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A Climate of Collaboration and Partners in Change: Auckland and Central Government

Posted by John Mauro (Admin) 8 months ago

Co-authored by Roger Lincoln, Climate Change Director, Ministry for the Environment and John Mauro, Auckland Council Chief Sustainability Officer

 

The first Thursday in June wasn’t particularly story-book and could have been any other day in Auckland.  People woke up, travelled to work or school, perhaps considered weekend plans over lunch. But Climate Change Minister James Shaw and Councillor Penny Hulse took the podium together on 7 June, marking a watershed moment in New Zealand’s climate journey.  Never before in a post-amalgamation Auckland or a post-Paris Agreement world had there been this kind of alignment between Government and Auckland on climate change.  Minister and Councillor stood side by side to launch engagement on ambitious pathways forward to dramatically reduce emissions and prepare seriously for climate impacts. 

The lead up to this moment in time was long.  The previous Government had understood that action on climate change was necessary.  In Paris in 2015, they stood with our Pacific Island neighbours and lobbied hard for fossil fuel subsidy reform.  They set the Productivity Commission off to better understand how to transition to a low emissions economy while maintaining wellbeing.  A group of ministers across the major parties (GLOBE-NZ) commissioned Vivid Economics to prepare the scenario-based Net Zero in New Zealand report to understand potential pathways to carbon neutrality.  This, of course, as emissions steadily rose – but we were starting to tap the brakes.

Auckland, also, wasn’t sitting on its hands.  The Energy Resilience and Low Carbon Auckland Action Plan (Low Carbon Auckland) was prepared, arguably the first emissions plan for a local government in New Zealand – a precedent that challenged central government’s insistence that reducing emissions was out of local jurisdiction.  Low Carbon Auckland set ambitious targets aligned with the Auckland Plan.  On the adaptation side, climate adaptation considerations and datasets were embedded into parts of the Auckland Unitary Plan, started showing up in stormwater strategy and planning, and began to underpin coastal management and planning.  But likewise, emissions rose and climate impacts became increasingly serious – although optimism crept in as per capita emissions were on the decline.

Enter a new Government and a new term of Auckland Council.  While efforts like those just described are not new, there is the clear sense that the bar has been raised.  Government kept course for the Productivity Commission report, agreeing with the purpose of the inquiry and the value it may add to our path forward.  They empowered a climate change adaptation group to provide a direct steer on where we need greater efforts.  New Zealand Treasury has begun a serious conversation about framing our progress in terms of multiple capitals, wellbeing measures and a living standards framework.   There’s the new and emerging Green Investment Fund.  And, as was their “new nuclear free” platform during the campaign, Government promised a Zero Carbon Bill and a UK-style commission to help bring emissions down to net zero by 2050, which Auckland Council strongly endorsed.  Standouts among many analyses of a zero carbon approach: two Parliamentary Commissioners for the Environment provided detailed advice to Parliament.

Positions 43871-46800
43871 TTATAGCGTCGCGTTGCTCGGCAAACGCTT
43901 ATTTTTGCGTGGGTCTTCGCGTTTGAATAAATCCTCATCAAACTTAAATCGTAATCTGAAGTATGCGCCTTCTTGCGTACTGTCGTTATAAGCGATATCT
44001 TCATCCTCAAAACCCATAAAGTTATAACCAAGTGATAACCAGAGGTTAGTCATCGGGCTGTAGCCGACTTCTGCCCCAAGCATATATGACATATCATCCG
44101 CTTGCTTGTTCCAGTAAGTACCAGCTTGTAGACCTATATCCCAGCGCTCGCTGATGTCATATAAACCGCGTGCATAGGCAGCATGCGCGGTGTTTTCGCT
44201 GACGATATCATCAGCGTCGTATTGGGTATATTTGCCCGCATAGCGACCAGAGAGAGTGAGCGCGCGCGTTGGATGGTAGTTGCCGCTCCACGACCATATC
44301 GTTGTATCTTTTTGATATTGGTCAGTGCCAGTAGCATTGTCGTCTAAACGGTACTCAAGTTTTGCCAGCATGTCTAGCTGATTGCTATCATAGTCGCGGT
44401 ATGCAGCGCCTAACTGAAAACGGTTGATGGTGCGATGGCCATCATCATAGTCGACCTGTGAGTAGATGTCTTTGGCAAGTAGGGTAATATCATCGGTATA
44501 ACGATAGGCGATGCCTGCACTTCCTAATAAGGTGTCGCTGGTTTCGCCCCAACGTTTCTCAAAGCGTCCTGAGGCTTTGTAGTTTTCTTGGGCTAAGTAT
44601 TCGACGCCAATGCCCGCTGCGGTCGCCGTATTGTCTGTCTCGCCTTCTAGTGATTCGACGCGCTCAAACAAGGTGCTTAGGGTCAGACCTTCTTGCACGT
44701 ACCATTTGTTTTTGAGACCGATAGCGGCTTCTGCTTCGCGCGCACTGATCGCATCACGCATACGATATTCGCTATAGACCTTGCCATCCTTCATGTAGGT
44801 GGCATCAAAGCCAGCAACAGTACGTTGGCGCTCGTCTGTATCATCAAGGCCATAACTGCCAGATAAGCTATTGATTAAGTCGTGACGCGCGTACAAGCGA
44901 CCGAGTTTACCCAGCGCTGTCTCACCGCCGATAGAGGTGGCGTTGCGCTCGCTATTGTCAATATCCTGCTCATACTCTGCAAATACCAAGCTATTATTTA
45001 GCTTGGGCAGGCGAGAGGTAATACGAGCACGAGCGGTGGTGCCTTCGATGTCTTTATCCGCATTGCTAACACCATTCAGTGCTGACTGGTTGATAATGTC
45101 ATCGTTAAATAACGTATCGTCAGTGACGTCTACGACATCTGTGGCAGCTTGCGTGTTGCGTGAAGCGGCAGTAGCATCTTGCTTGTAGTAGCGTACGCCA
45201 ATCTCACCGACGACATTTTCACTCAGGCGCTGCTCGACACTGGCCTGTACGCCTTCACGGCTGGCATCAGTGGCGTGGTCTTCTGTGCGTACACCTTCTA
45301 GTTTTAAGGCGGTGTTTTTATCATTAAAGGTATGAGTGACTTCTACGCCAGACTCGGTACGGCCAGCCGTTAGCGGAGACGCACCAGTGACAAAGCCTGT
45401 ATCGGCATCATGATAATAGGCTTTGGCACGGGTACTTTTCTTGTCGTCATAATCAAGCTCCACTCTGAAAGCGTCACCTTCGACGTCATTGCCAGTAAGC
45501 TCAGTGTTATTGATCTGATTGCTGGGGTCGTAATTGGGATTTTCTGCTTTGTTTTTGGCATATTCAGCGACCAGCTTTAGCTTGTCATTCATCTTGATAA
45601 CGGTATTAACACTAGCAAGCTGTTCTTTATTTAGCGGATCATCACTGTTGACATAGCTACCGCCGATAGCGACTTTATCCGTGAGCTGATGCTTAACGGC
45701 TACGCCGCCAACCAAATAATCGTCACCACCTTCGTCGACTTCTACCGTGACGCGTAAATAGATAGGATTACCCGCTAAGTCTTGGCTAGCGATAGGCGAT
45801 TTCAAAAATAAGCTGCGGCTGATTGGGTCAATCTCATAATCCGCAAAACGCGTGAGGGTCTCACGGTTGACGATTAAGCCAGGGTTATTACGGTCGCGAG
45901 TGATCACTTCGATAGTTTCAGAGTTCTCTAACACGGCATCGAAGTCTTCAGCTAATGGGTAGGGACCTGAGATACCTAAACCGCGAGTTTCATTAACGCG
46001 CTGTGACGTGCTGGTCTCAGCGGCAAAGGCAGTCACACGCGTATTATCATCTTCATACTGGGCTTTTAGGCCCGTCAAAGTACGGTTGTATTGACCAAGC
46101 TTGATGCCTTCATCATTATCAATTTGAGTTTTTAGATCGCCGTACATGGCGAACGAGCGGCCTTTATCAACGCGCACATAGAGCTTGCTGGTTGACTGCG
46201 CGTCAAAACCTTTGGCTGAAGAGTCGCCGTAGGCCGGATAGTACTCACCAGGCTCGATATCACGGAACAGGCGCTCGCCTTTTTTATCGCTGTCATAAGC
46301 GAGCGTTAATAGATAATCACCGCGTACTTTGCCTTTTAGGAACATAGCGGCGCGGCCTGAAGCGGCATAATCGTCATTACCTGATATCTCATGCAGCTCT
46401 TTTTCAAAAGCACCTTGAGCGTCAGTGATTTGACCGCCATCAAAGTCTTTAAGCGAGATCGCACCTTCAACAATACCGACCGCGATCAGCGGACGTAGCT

In Auckland, Auckland Council and all major Council Controlled Organisations commissioned the National Institute of Water and Atmospheric Research (NIWA) to prepare a comprehensive report on Auckland’s future climate with outputs like sea level rise, rainfall, temperature and soil moisture at a local scale.  Council has started a detailed look at local climate risks and vulnerabilities for Auckland – including economic, social and environmental risks at a local board scale.  Auckland Council has been a member of C40 Cities Climate Leadership Group for a few years now, long enough to straddle two council terms and to benefit from significant knowledge exchange with the world’s best technical experts and practitioners.  And, as was the intention at the four-year review of Low Carbon Auckland and building off new evidence previous mentioned, Auckland Councillors and the Mayor resolved to develop an integrated climate action plan – both rapidly reducing emissions and preparing for climate impacts.

Now we’ve truly joined forces.  Aside from the joint launch event, Auckland and Central Government have been working together on the emissions side, linking together approaches on adaptation, collectively considering climate finance, and wrapping our messages and engagement together at joint events.  Team members are working across the offices and sit on various working groups to sync things together at the local and national levels.

Auckland Councillor Penny Hulse and Climate Change Minister James Shaw

Auckland Councillor Penny Hulse and Climate Change Minister James Shaw

Add to that 60 major NZ company CEOs representing about half of NZ GDP committing to science-based emissions targets as part of the Climate Leaders Coalition.  Add a raft of community initiatives influencing real climate action.  Consider the growing number of Kiwis who believe climate change is a major threat requiring action.  Taken together and alongside local and central government leadership, the coming few years are going to mark an exciting transition to not just any other day in Auckland. 

Join with us as we keep writing the story, feeding in your ideas on ClimateAkl.co.nz, support and involvement as we collectively commit to a fairer, cleaner, climate-ready society.

 

This post was edited on Aug 1, 2018 by Isobel Bruun-Kiær

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